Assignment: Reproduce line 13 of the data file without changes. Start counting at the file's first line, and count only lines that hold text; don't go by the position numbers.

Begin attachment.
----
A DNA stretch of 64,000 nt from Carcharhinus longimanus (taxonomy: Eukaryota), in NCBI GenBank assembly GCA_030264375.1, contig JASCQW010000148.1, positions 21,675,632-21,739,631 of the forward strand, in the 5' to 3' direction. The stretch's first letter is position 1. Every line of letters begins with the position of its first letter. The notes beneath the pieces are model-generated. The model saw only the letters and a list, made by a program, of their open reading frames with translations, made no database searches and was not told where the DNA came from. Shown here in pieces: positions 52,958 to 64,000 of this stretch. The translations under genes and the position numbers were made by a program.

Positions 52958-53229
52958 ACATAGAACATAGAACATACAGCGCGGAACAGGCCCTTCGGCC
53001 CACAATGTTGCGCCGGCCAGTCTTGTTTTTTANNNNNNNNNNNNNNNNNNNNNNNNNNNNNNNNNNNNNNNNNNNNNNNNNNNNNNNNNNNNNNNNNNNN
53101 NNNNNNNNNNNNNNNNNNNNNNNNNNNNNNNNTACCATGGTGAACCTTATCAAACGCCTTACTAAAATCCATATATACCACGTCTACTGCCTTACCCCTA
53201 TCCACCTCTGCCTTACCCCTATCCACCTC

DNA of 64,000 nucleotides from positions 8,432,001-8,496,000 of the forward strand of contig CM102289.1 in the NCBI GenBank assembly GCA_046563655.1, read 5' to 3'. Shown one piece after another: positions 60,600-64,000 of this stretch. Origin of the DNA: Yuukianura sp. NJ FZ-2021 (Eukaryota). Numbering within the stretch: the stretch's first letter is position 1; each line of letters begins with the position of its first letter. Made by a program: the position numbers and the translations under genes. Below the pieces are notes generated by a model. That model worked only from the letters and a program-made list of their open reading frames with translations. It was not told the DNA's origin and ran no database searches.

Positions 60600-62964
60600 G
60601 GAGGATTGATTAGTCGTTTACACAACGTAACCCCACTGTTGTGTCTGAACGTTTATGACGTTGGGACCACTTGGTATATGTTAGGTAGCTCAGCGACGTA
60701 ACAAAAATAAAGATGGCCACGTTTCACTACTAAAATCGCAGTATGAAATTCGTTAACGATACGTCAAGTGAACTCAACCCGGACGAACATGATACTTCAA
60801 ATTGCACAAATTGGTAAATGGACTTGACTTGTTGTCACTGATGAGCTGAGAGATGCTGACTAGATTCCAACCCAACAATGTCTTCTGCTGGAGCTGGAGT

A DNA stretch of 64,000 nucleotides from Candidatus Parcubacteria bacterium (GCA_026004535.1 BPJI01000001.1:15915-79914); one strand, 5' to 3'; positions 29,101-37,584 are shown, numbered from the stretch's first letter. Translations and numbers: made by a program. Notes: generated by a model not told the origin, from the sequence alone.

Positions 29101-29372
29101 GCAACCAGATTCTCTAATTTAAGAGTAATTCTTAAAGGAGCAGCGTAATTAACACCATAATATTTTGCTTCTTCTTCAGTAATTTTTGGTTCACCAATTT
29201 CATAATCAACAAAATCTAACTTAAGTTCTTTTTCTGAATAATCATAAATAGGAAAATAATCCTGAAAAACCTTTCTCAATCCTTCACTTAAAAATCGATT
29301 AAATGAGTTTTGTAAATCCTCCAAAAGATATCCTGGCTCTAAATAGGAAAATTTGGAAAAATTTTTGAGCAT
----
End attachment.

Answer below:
A DNA stretch of 64,000 nucleotides from Candidatus Parcubacteria bacterium (GCA_026004535.1 BPJI01000001.1:15915-79914); one strand, 5' to 3'; positions 29,101-37,584 are shown, numbered from the stretch's first letter. Translations and numbers: made by a program. Notes: generated by a model not told the origin, from the sequence alone.